I first met Frank Lopez with Ngage New Mexico a couple of years ago over coffee. He was telling me about an ambitious project of his fairly new education advocacy group to map out how to bring early childhood education to Doña Ana County. How many kids needed it, what it would cost, how many providers would it take.
He had so much enthusiasm about the potential of the littlest residents of our county – if their parents read with them every night before they went to bed, if we could tell parents about all the resources that exist for their kids, if we could find the means and the will to pay for quality early childhood education. The studies were there to back up the fact that early childhood education could help change New Mexico’s last-in-the-nation educational outcomes.
Since then, Lopez and Ngage’s mission and ambition has only gotten bigger.
The group created the SUCCESS Partnership, which aims to bring together all the groups working on child well-being on initiatives that span from early childhood to higher education to workforce development.
The group launched the first community school at Lynn Middle School in January, with the hope the concept will expand throughout Las Cruces Public Schools to bring access to health and social services, youth and community development and educational opportunities into neighborhoods around Las Cruces.
Then in February, they created a website and app that connects families with young children with services that can help them thrive. Parents can take a short, eight-question survey, then the site provides customized information about services in Doña Ana County for which they may qualify.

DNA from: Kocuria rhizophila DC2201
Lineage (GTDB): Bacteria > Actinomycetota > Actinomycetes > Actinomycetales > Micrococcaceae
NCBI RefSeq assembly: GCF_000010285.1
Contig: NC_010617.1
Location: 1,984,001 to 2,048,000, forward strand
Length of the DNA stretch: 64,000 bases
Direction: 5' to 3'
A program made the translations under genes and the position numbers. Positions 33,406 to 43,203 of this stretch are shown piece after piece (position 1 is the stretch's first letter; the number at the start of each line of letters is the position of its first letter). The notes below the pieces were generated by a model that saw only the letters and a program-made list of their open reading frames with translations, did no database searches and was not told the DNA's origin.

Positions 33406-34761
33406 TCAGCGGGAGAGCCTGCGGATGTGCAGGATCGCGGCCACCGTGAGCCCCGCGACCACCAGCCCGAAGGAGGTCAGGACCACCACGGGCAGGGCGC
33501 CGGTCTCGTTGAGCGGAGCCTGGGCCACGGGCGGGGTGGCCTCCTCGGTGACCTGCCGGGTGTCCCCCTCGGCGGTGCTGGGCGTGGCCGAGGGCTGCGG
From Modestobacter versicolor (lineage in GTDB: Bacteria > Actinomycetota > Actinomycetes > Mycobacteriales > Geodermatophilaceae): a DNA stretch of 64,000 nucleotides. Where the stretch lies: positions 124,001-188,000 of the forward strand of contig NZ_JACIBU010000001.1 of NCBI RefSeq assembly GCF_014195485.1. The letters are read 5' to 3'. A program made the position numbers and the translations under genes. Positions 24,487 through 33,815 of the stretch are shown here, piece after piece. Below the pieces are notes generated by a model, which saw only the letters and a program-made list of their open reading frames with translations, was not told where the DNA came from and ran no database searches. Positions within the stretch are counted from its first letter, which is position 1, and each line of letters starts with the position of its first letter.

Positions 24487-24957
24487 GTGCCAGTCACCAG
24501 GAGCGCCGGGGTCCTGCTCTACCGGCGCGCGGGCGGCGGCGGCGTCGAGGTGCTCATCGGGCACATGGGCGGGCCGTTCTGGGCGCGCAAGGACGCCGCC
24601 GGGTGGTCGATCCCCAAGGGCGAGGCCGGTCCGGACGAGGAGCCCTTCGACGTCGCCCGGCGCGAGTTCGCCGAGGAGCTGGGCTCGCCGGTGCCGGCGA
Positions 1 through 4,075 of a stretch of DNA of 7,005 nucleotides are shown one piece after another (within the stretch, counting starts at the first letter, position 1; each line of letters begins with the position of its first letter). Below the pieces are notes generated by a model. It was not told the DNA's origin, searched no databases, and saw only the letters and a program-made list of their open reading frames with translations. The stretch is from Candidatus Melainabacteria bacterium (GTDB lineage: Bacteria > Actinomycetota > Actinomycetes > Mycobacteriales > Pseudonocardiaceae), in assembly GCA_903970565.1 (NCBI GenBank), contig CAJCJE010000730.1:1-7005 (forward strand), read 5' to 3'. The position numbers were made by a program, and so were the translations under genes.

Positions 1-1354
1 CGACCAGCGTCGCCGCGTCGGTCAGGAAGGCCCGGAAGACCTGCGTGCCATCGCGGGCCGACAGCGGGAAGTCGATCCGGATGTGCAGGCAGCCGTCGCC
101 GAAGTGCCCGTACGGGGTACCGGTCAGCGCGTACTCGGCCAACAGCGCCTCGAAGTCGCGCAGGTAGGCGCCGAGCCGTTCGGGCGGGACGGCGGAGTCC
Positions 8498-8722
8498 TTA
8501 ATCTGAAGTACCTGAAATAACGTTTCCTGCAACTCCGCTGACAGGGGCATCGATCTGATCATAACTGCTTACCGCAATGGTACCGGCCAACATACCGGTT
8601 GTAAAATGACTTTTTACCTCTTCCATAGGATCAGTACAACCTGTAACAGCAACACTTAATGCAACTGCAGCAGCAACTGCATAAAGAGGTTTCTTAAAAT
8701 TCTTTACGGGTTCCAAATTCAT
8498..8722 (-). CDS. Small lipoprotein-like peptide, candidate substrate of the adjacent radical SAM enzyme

Oh, and that early childhood development plan for Dona Ana County? We’ll, that’s done and it keeps growing, Lopez said.
One of the outgrowths of the plan was the idea for an early childhood learning hub connected to a children’s museum. With hands-on exhibits, it would be something fun and educational for kids to do. How many times have you heard people lament that there is nothing for families to do here in Las Cruces? And, while their children were having a good time in the museum, there would be a central location for parents to learn about all those resources Ngage has been touting. “There are all these possibilities available right in our community,” he said.
Lopez and Michael Radke brought the idea to the Las Cruces City Council last week. It’s still in the planning stages and it’s gonna be a huge endeavor. Members of the committee working on it have been visiting children’s museums throughout the region – Albuquerque, Tucson, Phoenix, Juarez. They’re figuring out how much it will cost to develop exhibits, shopping the idea to community leaders and working on funding.
And that’s where you and I come in. The owners of the Sun-News, Gannett Co. Inc., have launched a new grant program called A Community Thrives. They asked us to partner with a local nonprofit in a way that would make social impact in our community in either education, arts and culture, or wellness.
Ngage was the first group that came to my mind. Working together, our photographer Josh Bachman, Lopez, Radke and several of their partners put together a video application. They need everyone who would love a children’s museum in Las Cruces to go to the website and vote for their idea. There is between $50,000 and $100,000 in it for Ngage and for the children of our community.
Let’s make this happen for Las Cruces.
Sylvia Ulloa is the managing editor of the Sun-News.